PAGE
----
16.
 
Panasonic GF1optional n 3.0 460 fixed n 1/4000s 3.0 Y n
17.
 
Sony RX100 VI2359 n 3.0 1229 tilting Y 1/2000s 24.0 Y Y

One difference between the cameras concerns the presence of an on-board flash. The GF2 has one, while the D-LUX 7 does not. While the built-in flash of the GF2 is not very powerful, it can at times be useful as a fill-in light.

The reported shutter speed information refers to the use of the mechanical shutter. Yet, some cameras only have an electronic shutter, while others have an electronic shutter in addition to a mechanical one. In fact, the D-LUX 7 is one of those camera that have an additional electronic shutter, which makes completely silent shooting possible. However, this mode is less suitable for photographing moving objects (risk of rolling shutter) or shooting under artificial light sources (risk of flickering).

The Leica D-LUX 7 has an intervalometer built-in. This enables the photographer to capture time lapse sequences, such as flower blooming, a sunset or moon rise, without purchasing an external camera trigger and related software.

Concerning the storage of imaging data, both the D-LUX 7 and the GF2 write their files to SDXC cards. The D-LUX 7 supports UHS-I cards (Ultra High Speed data transfer of up to 104 MB/s), while the GF2 cannot take advantage of Ultra High Speed SD cards.

Connectivity comparison

For some imaging applications, the extent to which a camera can communicate with its environment can be an important aspect in the camera decision process. The table below provides an overview of the connectivity of the Leica D-LUX 7 and Panasonic Lumix DMC-GF2 and, in particular, the interfaces the cameras (and selected comparators) provide for accessory control and data transfer.

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Input-Output Connections
    Camera
Model
Hotshoe
Port
Internal
Microphone
Internal
Speaker
Microphone
Port
Headphone
Port
HDMI
Port
USB
Port
WiFi
Support
NFC
Support
Bluetooth
Support
1.
 
Leica D-LUX 7Ystereomono--micro2.0Y-Y
2.
 
Panasonic GF2Ystereomono--mini2.0---
3.
 
Fujifilm X100FYstereomonoY-micro2.0Y--
4.
 
Fujifilm X100TYstereomonoY-micro2.0Y--
5.
 
Fujifilm X100SYstereomono--micro2.0---
6.
 
Leica V-LUX 5Ystereomono--micro2.0Y-Y
7.
 
Leica C-LUX-stereomono--micro2.0Y--
8.
 
Leica D-LUX Typ 109Ystereomono--micro2.0YY-
9.
 
Leica V-LUX Typ 114YstereomonoY-micro2.0YY-
10.
 
Panasonic LX100 IIYstereomono--micro2.0Y-Y
11.
 
Panasonic TZ90-stereomono--micro2.0Y--
12.
 
Panasonic G3Ystereomono--mini2.0---
13.
 
Panasonic GF3-stereomono--mini2.0---
14.
 
Panasonic G10Ymono---mini2.0---
15.
 
Panasonic G2Ystereomono--mini2.0---
16.
 
Panasonic GF1Ymonomono--mini2.0---
17.
 
Sony RX100 VI-stereomono--micro2.0YYY

It is notable that the D-LUX 7 offers wifi support, while the GF2 does not. Wifi can be a very convenient means to transfer image data to an off-camera location.

The D-LUX 7 is a recent model that features in the current product line-up of Leica. In contrast, the GF2 has been discontinued (but can be found pre-owned on eBay). As a replacement in the same line of cameras, the GF2 was succeeded by the Panasonic GF3. Further information on the two cameras (e.g. user guides, manuals), as well as related accessories, can be found on the official Leica and Panasonic websites.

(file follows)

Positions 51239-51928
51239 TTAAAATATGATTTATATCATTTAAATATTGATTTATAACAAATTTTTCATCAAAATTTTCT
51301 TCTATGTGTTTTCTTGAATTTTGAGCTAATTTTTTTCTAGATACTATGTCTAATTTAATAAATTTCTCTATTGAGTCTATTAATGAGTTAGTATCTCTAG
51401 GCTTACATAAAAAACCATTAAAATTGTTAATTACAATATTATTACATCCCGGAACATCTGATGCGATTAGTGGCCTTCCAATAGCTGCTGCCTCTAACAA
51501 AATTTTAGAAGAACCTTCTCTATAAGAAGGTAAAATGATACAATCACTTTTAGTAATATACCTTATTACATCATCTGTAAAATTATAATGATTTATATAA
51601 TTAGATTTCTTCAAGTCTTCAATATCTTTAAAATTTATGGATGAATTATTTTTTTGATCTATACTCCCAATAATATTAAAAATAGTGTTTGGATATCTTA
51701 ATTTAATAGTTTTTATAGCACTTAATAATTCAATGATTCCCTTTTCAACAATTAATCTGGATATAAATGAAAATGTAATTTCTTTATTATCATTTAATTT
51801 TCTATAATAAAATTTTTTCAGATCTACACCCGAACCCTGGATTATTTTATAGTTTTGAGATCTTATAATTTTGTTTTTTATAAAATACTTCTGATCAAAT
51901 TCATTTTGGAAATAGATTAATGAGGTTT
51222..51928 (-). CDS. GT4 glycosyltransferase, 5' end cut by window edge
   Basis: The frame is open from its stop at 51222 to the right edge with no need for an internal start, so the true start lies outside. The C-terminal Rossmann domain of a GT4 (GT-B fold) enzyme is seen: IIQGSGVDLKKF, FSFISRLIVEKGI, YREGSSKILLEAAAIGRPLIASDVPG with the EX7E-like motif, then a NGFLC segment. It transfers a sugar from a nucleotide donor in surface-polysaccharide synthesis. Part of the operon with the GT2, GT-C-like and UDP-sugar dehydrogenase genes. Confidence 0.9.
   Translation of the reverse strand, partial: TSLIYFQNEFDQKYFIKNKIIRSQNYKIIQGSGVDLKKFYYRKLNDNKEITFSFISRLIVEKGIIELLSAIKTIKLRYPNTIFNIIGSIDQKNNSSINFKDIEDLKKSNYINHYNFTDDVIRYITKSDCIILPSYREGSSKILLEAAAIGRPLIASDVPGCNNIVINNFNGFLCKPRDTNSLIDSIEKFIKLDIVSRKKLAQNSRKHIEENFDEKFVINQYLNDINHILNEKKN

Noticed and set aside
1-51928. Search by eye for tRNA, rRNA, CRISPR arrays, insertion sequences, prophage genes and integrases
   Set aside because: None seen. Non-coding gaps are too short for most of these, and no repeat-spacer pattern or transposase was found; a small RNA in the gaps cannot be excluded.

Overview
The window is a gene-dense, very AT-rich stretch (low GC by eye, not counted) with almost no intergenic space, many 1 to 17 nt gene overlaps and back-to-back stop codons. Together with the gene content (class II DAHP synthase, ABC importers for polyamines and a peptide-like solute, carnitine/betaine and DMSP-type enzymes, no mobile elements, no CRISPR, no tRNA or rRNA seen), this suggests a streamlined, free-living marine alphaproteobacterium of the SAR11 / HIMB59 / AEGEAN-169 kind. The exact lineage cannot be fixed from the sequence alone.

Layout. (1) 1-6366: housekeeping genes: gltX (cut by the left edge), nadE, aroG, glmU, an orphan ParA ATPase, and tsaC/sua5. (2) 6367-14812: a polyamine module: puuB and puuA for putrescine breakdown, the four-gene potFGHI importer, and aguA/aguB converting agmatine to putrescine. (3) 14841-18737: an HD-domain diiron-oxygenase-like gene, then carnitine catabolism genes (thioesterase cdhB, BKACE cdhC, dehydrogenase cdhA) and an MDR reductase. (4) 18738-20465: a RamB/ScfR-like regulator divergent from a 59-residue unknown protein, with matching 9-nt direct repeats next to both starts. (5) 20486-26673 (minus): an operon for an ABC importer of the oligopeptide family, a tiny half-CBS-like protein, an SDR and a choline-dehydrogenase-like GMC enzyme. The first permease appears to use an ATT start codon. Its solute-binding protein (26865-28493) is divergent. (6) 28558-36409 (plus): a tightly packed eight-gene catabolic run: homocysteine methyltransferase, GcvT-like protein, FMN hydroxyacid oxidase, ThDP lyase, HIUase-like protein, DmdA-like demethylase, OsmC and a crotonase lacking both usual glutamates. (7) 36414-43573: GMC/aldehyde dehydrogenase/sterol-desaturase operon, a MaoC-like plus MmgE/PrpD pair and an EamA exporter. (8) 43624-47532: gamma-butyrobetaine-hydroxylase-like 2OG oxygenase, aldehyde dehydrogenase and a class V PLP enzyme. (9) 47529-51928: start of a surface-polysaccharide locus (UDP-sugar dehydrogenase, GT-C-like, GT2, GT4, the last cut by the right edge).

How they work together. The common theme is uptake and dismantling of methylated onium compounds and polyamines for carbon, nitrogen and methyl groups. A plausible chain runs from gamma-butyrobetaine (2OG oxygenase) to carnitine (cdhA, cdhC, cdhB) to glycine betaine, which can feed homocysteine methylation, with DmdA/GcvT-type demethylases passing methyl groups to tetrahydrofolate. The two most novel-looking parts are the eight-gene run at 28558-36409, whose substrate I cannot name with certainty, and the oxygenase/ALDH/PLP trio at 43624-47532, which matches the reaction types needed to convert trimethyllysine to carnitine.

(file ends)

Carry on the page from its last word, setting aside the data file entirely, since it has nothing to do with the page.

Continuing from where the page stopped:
Review summary

So what is the bottom line? Is there a clear favorite between the Leica D-LUX 7 and the Panasonic GF2? Which camera is better? The listing below highlights the relative strengths of the two models.

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Reasons to prefer the Leica D-LUX 7:

  • More detail: Offers more megapixels (16.8 vs 12MP) with a 18% higher linear resolution.
  • Maximized detail: Lacks an anti-alias filter to exploit the sensor's full resolution potential.
  • Flexible image proportions: Has a multi-aspect sensor that allows for alternative image shapes.
  • Better video: Provides higher definition movie capture (4K/30p vs 1080/60i).
  • Easier framing: Has an electronic viewfinder for image composition and settings control.
  • More detailed LCD: Has a higher resolution rear screen (1240k vs 460k dots).
  • Faster burst: Shoots at higher frequency (11 vs 2.6 flaps/sec) to capture the decisive moment.
  • Less disturbing: Has an electronic shutter option for completely silent shooting.
  • Easier time-lapse photography: Has an intervalometer built-in for low frequency shooting.
  • Ready to shoot: Has a lens built-in, whereas the GF2 requires a separate lens.
  • Easier travel charging: Can be conveniently charged via its USB port.
  • Sharper images: Has hand-shake reducing image stabilization built-in.
  • Easier file upload: Has wifi built in for automatic backup or image transfer to the web.
  • Easier wireless transfer: Supports Bluetooth for image sharing without cables.
  • Faster buffer clearing: Has an SD card interface that supports the UHS-I standard.
  • More prestigious: Has the Leica luxury appeal, which ensures a high resale price.
  • More modern: Reflects 8 years of technical progress since the GF2 launch.

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Advantages of the Panasonic Lumix DMC-GF2:

  • Better moiré control: Has an anti-alias filter to avoid artificial patterns to appear in images.
  • More flexible: Takes interchangeable lenses and can thus be used with specialty optics.
  • Easier fill-in: Has a small integrated flash to brighten shadows of backlit subjects.
  • More heavily discounted: Has been around for much longer (launched in November 2010).

If the number of relative strengths (bullet points above) is taken as a guide, the D-LUX 7 is the clear winner of the match-up (17 : 4 points). However, the relevance of individual strengths will vary across photographers, so that you might want to apply your own weighing scheme to the summary points when reflecting and deciding on a new camera. A professional wedding photographer will view the differences between cameras in a way that diverges from the perspective of a travel photog, and a person interested in cityscapes has distinct needs from a macro shooter. Hence, the decision which camera is best and worth buying is often a very personal one.